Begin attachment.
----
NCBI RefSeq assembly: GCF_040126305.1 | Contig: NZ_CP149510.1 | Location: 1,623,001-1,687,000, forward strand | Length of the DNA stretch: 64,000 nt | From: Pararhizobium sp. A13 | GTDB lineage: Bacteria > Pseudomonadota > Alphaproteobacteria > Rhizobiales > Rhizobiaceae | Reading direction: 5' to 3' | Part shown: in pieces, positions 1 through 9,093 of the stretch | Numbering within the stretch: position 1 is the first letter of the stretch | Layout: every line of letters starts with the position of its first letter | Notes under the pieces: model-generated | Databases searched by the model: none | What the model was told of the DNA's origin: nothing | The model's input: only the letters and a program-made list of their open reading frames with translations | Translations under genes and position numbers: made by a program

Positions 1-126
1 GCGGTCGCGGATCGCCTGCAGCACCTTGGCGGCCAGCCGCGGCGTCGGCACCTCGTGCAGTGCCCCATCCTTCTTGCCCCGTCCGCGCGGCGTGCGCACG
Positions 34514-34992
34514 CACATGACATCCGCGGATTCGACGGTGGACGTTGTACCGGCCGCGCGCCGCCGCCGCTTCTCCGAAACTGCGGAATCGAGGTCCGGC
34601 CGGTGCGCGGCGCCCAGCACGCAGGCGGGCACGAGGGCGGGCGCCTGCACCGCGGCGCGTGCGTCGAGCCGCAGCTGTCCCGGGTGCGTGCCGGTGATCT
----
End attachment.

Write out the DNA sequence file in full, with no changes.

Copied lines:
NCBI RefSeq assembly: GCF_040126305.1 | Contig: NZ_CP149510.1 | Location: 1,623,001-1,687,000, forward strand | Length of the DNA stretch: 64,000 nt | From: Pararhizobium sp. A13 | GTDB lineage: Bacteria > Pseudomonadota > Alphaproteobacteria > Rhizobiales > Rhizobiaceae | Reading direction: 5' to 3' | Part shown: in pieces, positions 1 through 9,093 of the stretch | Numbering within the stretch: position 1 is the first letter of the stretch | Layout: every line of letters starts with the position of its first letter | Notes under the pieces: model-generated | Databases searched by the model: none | What the model was told of the DNA's origin: nothing | The model's input: only the letters and a program-made list of their open reading frames with translations | Translations under genes and position numbers: made by a program

Positions 1-126
1 GCGGTCGCGGATCGCCTGCAGCACCTTGGCGGCCAGCCGCGGCGTCGGCACCTCGTGCAGTGCCCCATCCTTCTTGCCCCGTCCGCGCGGCGTGCGCACG
Positions 34514-34992
34514 CACATGACATCCGCGGATTCGACGGTGGACGTTGTACCGGCCGCGCGCCGCCGCCGCTTCTCCGAAACTGCGGAATCGAGGTCCGGC
34601 CGGTGCGCGGCGCCCAGCACGCAGGCGGGCACGAGGGCGGGCGCCTGCACCGCGGCGCGTGCGTCGAGCCGCAGCTGTCCCGGGTGCGTGCCGGTGATCT